Myris of Alexandria said...

Dear Kostas
I too know the Greek meaning but qualified my usage by saying archy.
So drop stones could be erratics fallen onto the beach. Better than rafting ice. Methinks.
M

BRIAN JOHN said...

Drop stones are traditionally understood as stones dropped from floating and wasting ice onto sea-bed or lake sediments. There has to be movement down through a water column, or at the very least the dumping of erratics onto inter-tidal mudflats when an iceberg gets stranded -- a scenario described in detail in "Acts of God." !!

Don't quite understand your comment.... how would erratics fall onto a beach? From where? From the clifftops, as a result of cliff retreat? Are you suggesting that the giant erratics around the SW coasts are not dropstones at all, but erratics from the plateau that have rolled down onto the rock platform intermittently over a very long period of time? Reasonable hypothesis....

Constantinos Ragazas said...

Brian,

And what can explain the "empty pits" along the coast? I have argued years ago these are formed by ice blocks dropped over the ice edge of a glacier covering the area. The same consistent explanation as for all the "empty pits" in the Stonehenge bedrock!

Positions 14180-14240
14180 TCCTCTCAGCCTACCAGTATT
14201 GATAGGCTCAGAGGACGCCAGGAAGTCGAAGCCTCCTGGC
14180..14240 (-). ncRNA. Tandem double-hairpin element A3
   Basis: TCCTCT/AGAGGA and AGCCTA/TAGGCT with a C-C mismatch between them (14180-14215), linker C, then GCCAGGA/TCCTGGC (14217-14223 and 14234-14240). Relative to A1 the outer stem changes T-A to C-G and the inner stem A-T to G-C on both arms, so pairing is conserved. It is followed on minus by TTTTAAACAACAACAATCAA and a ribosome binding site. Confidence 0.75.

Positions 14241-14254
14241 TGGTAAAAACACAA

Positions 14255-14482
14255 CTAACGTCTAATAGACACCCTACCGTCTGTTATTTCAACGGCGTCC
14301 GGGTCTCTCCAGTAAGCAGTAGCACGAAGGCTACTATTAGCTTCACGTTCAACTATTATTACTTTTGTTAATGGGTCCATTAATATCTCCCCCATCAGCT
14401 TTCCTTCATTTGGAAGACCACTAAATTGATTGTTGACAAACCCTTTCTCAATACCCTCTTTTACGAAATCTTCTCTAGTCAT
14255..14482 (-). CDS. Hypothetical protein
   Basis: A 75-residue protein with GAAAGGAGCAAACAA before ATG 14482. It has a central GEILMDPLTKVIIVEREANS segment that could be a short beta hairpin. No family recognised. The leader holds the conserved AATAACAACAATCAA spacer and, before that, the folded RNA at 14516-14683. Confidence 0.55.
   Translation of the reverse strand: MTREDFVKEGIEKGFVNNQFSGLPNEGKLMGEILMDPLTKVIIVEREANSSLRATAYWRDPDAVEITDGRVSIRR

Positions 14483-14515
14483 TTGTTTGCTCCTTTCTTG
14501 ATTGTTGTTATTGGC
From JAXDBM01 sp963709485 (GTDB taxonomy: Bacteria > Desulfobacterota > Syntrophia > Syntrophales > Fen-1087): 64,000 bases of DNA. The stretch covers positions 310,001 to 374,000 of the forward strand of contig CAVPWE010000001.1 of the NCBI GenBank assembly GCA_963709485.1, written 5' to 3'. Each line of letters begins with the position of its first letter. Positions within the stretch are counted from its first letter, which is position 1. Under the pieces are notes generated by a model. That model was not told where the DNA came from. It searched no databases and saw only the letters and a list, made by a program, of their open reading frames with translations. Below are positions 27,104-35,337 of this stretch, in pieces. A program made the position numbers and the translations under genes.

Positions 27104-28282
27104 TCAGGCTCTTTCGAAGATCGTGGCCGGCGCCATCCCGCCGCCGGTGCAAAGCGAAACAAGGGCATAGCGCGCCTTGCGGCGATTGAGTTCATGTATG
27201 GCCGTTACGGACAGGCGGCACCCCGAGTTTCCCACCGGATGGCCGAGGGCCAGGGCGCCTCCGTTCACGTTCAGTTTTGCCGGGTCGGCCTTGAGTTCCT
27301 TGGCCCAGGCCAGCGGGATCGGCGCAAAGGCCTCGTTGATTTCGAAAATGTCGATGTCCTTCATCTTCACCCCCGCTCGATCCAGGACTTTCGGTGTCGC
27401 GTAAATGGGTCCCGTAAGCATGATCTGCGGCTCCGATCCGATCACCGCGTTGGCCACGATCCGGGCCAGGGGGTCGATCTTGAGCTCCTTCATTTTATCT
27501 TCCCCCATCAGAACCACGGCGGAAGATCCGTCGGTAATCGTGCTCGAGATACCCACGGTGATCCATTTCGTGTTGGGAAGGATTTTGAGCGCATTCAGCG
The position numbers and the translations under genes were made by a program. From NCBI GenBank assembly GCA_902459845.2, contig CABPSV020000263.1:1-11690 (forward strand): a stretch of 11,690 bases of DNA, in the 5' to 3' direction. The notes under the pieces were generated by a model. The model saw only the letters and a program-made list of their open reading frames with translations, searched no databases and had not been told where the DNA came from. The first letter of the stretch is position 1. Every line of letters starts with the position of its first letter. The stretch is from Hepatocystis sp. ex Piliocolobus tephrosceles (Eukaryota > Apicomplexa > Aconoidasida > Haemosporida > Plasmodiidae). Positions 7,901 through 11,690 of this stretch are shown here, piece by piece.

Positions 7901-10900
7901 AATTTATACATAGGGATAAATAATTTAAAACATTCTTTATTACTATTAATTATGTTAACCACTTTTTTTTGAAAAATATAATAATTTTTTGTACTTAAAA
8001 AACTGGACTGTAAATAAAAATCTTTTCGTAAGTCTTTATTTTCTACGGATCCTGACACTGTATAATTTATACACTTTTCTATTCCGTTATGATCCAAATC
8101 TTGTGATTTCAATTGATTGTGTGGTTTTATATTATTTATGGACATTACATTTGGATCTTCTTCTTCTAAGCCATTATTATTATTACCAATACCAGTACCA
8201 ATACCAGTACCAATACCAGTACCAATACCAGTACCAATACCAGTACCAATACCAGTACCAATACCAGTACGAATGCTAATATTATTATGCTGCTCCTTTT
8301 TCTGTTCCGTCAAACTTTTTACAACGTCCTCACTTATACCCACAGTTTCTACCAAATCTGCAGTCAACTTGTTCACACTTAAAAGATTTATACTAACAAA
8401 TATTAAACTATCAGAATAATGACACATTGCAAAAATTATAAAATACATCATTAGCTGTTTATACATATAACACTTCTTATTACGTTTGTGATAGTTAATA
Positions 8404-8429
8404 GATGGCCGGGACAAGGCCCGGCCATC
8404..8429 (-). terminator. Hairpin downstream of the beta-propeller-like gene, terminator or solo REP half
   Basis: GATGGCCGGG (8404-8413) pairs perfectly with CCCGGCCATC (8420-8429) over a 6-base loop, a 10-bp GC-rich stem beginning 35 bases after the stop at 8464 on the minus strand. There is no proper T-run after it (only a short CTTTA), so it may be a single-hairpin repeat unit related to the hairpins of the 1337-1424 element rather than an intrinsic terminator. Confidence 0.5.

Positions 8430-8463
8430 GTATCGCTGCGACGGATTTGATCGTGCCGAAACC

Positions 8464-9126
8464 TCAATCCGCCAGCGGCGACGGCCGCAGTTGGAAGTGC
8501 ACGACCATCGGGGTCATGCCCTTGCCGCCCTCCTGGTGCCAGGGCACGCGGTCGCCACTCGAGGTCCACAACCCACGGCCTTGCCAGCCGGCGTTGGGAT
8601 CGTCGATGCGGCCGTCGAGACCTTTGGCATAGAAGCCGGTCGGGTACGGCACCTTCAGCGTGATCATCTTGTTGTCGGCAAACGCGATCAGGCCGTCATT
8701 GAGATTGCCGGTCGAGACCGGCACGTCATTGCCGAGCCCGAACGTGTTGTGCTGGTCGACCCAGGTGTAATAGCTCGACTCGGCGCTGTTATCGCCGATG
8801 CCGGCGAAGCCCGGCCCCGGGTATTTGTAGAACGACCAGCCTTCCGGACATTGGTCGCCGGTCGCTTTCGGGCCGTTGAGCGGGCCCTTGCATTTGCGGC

Kostas

Alex Gee said...

Surely erratics falling onto the beach from clifftops, still have to be transported to the top of the cliff by glacial ice in the first place?

Wouldn't it also lend more credibility to the ice transport hypothesis because the ice would have had to have been thick enough to cover the top of the cliff, and hence extend laterally to a greater extent?

BRIAN JOHN said...

Very true, Alex. Instead of a scenario in which there is an ice front somewhere to the west, with floating ice then reaching the shore and dropping erratics on the shore platform, we have to accept ice pressing inland across the whole coastal zone, leaving erratics behind up to an altitude of 100m or more. I now have some fascinating new info from Paul Madgett -- watch this space.